Biogen's (NASDAQ: BIIB) disclosure that aducanumab doesn't appear to help patients with Alzheimer's disease is a major blow to the big biotech's future growth, especially since its pipeline is fairly limited. The simple solution would be to use the $4.9 billion it had sitting in the bank at the end of 2018 to acquire something -- anything! -- to boost its revenue.
Fellow Fool Cory Renauer gave two suggestions -- Neurocrine Biosciences (NASDAQ: NBIX) and Sage Therapeutics (NASDAQ: SAGE) -- that would complement Biogen's neurology focus. They're both good ideas that would enhance Biogen's current holdings.
Continue Reading Below
But a better choice might be to buy a company that Biogen already has a working relationship with. The clear advantage over Neurocrine or Sage is that Biogen's management should be able to better value that company's pipeline with its inside knowledge. Given its multiple partnerships with Biogen, antisense drug developer Ionis Pharmaceuticals (NASDAQ: IONS) would seem to fit the bill.
Why buying Ionis makes sense
First and foremost, buying Ionis would save Biogen some money.
Ionis developed the spinal muscular atrophy drug Spinraza, which Biogen sells. An acquisition would wipe out the $238 million in royalties that Biogen paid Ionis last year on sales of the drug. With Spinraza sales up 30% year over year in the fourth quarter, that royalty figure should increase exponentially in the years ahead; the royalties are tiered, so additional sales will come at the highest royalty rate.
In addition to Spinraza, Biogen and Ionis are partnered on three other neurology drugs in the clinic and have a broad partnership that could result in dozens of additional drugs being developed.
IONIS-SOD1Rx, which Biogen calls BIIB067, is arguably the most promising of the group; its interim phase 1 data shows that the drug can lower the level of SOD1 protein, which potentiates an inherited form of amyotrophic lateral sclerosis (ALS). The treatment, albeit in just 10 patients at the highest dose, also slowed patients' clinical decline as measured by the ALS Functional Rating Scale-Revised. Biogen is on the hook for potentially $55 million in future milestone payments and royalties in the low to mid-teen percentages on annual worldwide net sales of the drug if it's approved.
The companies also have an Alzheimer's disease drug IONIS-MAPTRx (BIIB080) in development. Unlike failed aducanumab that targets amyloid beta, IONIS-MAPTRx targets TAU, which also aggregates in the brains of Alzheimer's disease patients. Like amyloid beta, it isn't clear if TAU is a cause or an effect of the disease, so IONIS-MAPTRx is high risk, high reward. Of course, drugs with that profile are certainly something Biogen's management has been willing to tackle.
Finally, on the clinical trial front, Ionis and Biogen have IONIS-C9Rx (BIIB078), which targets another protein that causes amyotrophic lateral sclerosis. The companies are still enrolling patients, but presumably Biogen has access to interim data that could help it value the program.
But Ionis comes with baggage
Part of the premise for Biogen to buy Ionis is that Spinraza sales will continue to increase, but that's not guaranteed with Novartis (NYSE: NVS) having a spinal muscular atrophy gene therapy called Zolgensma under review by the FDA.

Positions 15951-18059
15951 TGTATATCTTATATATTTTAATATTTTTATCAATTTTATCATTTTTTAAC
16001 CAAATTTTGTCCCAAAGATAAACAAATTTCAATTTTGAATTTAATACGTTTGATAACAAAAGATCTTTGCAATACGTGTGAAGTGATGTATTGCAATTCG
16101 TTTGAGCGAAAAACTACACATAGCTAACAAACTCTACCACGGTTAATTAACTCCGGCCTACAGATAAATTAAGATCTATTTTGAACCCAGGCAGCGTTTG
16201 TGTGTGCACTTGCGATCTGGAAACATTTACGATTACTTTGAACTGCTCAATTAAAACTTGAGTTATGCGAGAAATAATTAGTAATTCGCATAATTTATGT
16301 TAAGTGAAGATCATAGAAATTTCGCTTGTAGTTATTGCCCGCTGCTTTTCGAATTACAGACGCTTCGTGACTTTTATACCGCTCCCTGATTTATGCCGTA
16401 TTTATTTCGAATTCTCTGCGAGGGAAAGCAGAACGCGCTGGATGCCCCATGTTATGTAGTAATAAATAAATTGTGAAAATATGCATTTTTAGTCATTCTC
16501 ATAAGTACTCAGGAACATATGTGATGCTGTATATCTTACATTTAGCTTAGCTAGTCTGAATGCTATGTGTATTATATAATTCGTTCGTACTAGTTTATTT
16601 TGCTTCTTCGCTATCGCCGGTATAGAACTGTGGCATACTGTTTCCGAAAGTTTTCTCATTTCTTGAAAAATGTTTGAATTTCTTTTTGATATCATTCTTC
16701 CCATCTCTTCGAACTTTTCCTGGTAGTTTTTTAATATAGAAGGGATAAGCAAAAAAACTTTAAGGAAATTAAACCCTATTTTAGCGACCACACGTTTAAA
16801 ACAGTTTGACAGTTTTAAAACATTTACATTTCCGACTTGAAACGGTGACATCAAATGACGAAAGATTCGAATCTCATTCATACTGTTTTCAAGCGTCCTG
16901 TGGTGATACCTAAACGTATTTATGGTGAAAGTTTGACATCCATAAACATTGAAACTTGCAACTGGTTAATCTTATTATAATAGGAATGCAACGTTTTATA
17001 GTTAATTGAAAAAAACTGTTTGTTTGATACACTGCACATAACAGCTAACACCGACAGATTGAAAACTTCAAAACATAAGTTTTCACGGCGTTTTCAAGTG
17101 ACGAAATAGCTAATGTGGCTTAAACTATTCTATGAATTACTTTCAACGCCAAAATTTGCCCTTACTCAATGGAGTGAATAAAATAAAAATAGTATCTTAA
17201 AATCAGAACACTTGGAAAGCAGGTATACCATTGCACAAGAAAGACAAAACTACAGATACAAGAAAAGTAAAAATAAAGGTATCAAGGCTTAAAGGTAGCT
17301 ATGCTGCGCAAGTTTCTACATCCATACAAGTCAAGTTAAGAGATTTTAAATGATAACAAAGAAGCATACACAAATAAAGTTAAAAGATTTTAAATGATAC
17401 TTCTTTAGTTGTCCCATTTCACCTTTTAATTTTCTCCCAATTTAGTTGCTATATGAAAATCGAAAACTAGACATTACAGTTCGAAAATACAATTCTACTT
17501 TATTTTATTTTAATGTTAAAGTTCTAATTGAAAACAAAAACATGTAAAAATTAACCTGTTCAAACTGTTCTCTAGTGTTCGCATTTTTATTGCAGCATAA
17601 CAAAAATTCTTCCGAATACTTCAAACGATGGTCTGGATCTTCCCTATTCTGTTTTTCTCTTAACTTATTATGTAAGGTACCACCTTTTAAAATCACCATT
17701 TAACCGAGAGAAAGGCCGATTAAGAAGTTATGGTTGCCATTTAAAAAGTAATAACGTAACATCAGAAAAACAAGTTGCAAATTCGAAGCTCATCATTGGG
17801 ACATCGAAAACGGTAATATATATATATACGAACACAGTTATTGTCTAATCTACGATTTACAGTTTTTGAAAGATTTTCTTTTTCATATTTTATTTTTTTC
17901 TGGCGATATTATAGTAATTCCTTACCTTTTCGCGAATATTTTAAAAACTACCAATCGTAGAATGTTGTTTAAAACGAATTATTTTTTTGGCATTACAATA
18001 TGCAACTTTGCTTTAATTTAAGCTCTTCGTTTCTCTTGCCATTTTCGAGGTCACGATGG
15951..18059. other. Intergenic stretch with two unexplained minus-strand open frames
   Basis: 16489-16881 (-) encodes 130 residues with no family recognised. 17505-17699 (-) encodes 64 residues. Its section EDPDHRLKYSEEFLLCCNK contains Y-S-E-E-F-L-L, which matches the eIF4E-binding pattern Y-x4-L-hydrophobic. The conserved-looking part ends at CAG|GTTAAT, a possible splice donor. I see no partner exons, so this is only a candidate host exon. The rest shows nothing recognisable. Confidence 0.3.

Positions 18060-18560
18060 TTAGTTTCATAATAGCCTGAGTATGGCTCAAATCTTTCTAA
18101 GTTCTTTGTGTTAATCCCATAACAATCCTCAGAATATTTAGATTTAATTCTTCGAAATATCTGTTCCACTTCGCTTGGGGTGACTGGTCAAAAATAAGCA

If approved, Zolgensma will put some pressure on Spinraza, but how much is still in question. Given the small number of patients treated in its pivotal clinical trial -- just 12 at the proposed dose -- doctors may be hesitant to recommend Zolgensma right away since Spinraza has been used in a lot more patients. Zolgensma is also likely to only be approved for use in infants, where Spinraza's growth potential is in treating one of the variants of spinal muscular atrophy, which could help patients live into adulthood. And finally there's the likely high cost of the one-time treatment that Novartis will have to work out with insurance companies to pay.
Likely a bigger issue with Biogen buying Ionis is that Ionis has quite a few partnerships with other drugmakers. It seems unlikely that Biogen would want to take responsibility for deals with Roche, Novartis, Bayer, AstraZeneca, Johnson & Johnson, and GlaxoSmithKline, especially since Biogen competes directly with many of those drugmakers.
In addition to acquiring partners, buying Ionis would also result in Biogen owning a majority of Ionis' spinoff, Akcea Thearapeutics (NASDAQ: AKCA). Ionis has been using Akcea as a marketing company, which makes some sense for Ionis, but Biogen certainly has the marketing muscle to sell the drugs itself.
Of course the outstanding stake in Akcea is small enough that Biogen could likely just negotiate for the acquisition of both companies if it decided that grabbing Ionis was worth the effort.
Never say never
While Ionis' vast partnerships seem like a high deterrent to getting acquired by Biogen, partnerships aren't always a deal-breaker for drugmakers desperate to make an acquisition. Eli Lilly, for instance, bought ImClone, outbidding ImClone's partner Bristol-Myers Squibb, which resulted in the companies collaborating on selling Erbitux until Eli Lilly finally bought out Bristol's rights to the cancer drug.
10 stocks we like better than BiogenWhen investing geniuses David and Tom Gardner have a stock tip, it can pay to listen. After all, the newsletter they have run for over a decade, Motley Fool Stock Advisor, has quadrupled the market.*
David and Tom just revealed what they believe are the ten best stocks for investors to buy right now... and Biogen wasn't one of them! That's right -- they think these 10 stocks are even better buys.
*Stock Advisor returns as of March 1, 2019
Brian Orelli has no position in any of the stocks mentioned. The Motley Fool owns shares of and recommends GlaxoSmithKline and Ionis Pharmaceuticals. The Motley Fool recommends AstraZeneca and Biogen. The Motley Fool has a disclosure policy.